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Trying to "Prove X exists" is a logical fallacy. Something either exists or it does not. We don't run an experiment or make some observations to make something exist. If I have a theory (God exists) the first thing I do is define the words in my claim so that everyone knows precisely what I'm talking about. Anyone who claims "X does/doesn't exist" will have to define exist unambiguously (and also probably define X). Once I define the words in my claim it is either true or it is not. The conclusions follow logically from the premises. Anyone else can choose to accept or reject my claim. As long as my claim is internally consistent it is valid. If my claim is not internally consistent we usually term it "religion" or "supernatural". If it's internally inconsistent but we have respect for the proponent (i.e. we think s/he made an honest mistake) we simply say it is invalid and pat him/her on the back, and offer to help.

I would tend to disagree. A friend of mine always suspected his father had another child. He would love to prove that she either did or did not exist. The fact that he is unaware of her existence is not indicative of whether she actually does or does not. And certainly not indicative of whether her can actually prove she does or does not exist. A suspicion or a clue is not the same thing as a theory.

On your second point - I would agree. Proving god requires a specific definition of what god is and is not. Otherwise it's a circular saw attempt.

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How is it possible to prove something doesn't exist when there are 100 ideas and concepts of the same word? If you picked a specific one there are logical arguments against most ideas.
In truth there are not 100 ideas about God. Almost everyone uses the term to mean the same thing, even if the details are a bit different. The same for a concept like "ghosts". People all over the world endow this fiction with different characteristics, but there are some common elements: was once alive, ethereal semi-existence, and so on. So, with God, there is a general agreement that this refers to some super-powerful force, whether given personal form or otherwise, who/which is enduring beyond all human time-frames, and is powerful beyond all human power, and is the causal agent behind creation (whether he gets is going and gets out of the way, as the deists think, whether it is like a primary energy as in some non-personal Gods, or whether he is a nagging God who needs prayers and offerings, etc.)

A better question is: would a limitless all powerful god create an imperfect existence for creatures he loved?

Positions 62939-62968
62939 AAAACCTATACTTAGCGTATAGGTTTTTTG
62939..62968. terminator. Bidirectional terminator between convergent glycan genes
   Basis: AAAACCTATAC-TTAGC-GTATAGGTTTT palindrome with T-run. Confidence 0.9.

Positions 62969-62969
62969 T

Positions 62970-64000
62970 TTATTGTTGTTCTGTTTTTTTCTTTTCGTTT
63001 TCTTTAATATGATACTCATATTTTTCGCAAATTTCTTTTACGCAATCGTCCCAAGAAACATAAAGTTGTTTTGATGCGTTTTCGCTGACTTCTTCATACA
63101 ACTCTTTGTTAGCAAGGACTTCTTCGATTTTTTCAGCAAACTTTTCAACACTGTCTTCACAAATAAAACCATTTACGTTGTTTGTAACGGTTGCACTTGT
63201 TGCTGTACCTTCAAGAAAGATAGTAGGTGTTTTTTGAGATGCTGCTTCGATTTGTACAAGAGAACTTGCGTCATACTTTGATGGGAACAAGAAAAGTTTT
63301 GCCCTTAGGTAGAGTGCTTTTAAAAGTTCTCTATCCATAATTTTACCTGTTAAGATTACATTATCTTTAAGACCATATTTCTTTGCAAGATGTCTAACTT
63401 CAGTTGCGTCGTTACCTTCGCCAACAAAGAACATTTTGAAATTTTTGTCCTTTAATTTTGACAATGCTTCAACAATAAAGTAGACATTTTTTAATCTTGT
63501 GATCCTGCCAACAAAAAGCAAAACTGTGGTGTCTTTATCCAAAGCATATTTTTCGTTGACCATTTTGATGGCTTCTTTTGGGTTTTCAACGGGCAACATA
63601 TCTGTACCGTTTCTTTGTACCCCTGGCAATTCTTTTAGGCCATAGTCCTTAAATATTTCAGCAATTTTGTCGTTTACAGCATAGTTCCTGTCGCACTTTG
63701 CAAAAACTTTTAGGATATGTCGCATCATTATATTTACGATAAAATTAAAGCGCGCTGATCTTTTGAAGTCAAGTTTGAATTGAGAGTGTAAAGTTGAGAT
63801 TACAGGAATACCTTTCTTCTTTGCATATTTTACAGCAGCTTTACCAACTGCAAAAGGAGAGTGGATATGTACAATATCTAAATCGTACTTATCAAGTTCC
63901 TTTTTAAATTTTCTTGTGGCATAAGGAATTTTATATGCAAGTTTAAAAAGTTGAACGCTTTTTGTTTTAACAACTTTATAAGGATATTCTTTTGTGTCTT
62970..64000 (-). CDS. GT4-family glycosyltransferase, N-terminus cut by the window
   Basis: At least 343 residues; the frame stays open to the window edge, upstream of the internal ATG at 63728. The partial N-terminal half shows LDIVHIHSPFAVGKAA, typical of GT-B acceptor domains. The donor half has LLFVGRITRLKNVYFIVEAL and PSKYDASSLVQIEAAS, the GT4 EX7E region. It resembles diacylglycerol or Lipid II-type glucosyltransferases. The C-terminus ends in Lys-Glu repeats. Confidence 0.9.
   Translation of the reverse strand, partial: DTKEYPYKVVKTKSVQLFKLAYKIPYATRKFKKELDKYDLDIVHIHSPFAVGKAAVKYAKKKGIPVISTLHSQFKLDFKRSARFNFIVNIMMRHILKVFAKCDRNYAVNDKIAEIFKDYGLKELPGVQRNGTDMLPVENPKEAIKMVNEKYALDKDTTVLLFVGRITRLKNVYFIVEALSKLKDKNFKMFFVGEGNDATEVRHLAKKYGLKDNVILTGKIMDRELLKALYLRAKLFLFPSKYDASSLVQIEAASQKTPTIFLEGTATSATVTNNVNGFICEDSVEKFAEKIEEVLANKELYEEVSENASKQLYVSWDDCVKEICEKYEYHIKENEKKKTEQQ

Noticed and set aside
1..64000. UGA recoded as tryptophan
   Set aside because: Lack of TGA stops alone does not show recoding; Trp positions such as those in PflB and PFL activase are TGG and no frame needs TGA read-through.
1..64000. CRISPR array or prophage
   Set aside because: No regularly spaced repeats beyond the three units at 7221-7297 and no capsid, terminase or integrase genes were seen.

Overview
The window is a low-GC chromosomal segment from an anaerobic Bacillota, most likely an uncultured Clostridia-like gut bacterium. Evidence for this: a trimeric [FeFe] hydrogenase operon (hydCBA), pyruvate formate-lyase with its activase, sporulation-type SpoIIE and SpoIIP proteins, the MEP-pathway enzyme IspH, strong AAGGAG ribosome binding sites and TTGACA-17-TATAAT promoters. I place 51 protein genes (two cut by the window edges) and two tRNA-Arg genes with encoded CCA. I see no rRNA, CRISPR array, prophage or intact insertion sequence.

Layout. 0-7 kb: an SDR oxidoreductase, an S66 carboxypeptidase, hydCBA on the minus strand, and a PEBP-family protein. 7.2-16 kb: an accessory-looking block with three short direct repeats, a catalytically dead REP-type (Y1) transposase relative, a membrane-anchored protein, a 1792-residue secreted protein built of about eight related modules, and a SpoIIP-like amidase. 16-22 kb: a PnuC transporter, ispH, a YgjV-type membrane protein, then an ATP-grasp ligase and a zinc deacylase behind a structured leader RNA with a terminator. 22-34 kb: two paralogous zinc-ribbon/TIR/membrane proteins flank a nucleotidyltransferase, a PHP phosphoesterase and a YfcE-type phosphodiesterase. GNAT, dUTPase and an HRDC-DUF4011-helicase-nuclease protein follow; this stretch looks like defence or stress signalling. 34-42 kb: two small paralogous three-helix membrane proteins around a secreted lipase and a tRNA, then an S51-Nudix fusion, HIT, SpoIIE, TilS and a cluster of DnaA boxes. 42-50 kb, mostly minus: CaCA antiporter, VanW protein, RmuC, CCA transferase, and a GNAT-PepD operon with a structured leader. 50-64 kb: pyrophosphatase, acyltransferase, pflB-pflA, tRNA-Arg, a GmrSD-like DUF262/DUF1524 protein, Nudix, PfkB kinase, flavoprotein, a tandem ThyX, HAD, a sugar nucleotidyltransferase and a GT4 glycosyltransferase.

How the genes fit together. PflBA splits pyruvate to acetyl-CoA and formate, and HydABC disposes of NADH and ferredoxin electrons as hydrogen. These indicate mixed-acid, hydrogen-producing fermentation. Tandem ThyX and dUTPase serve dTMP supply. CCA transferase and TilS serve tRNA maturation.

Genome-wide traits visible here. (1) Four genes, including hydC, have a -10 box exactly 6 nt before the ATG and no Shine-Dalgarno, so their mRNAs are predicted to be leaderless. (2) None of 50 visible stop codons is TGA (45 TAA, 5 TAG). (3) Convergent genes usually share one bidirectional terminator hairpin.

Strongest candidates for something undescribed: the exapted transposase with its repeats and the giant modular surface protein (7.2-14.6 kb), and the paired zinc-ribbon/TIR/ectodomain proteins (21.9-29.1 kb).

I don't see why that is a better question. The real question is: do we have evidence to think that God exists (see description above). Asking about whether such an entity would create our world may be a subsidiary part of trying to refute the fiction.

A friend of mine always suspected his father had another child.
On has to stop here. Since most people do not suspect their parents of having undeclared kids, I imagine that your friend had some reason to suspect this. If he had good reason to think so, even if he was not certain, then his suspicion is evidence-based, and therefore not arbitrary. Edited by softwareNerd
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On has to stop here. Since most people do not suspect their parents of having undeclared kids, I imagine that your friend had some reason to suspect this. If he had good reason to think so, even if he was not certain, then his suspicion is evidence-based, and therefore not arbitrary.

There are many people who base their belief in god on intelligent design. They too therefore under your thinking would have a "reason" to believe in a god.

Edited by softwareNerd
Fixed missing quote tag
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There are many people who base their belief in god on intelligent design. They too therefore under your thinking would have a "reason" to believe in a god.
Sure. Intelligent design is a variation of "some consciousness must be behind this". Historically, this is how primitive people assumed the presence of a God. When a primitive person reaches such a conclusion, it is plausible, in the context of their extremely limited knowledge about the world, and about thinking/logic itself.

OTOH, a 13-year old living any time during the last 200 years could have easily understood the infinite regress problem and dismissed the notion of a "necessary super-consciousness" as arbitrary.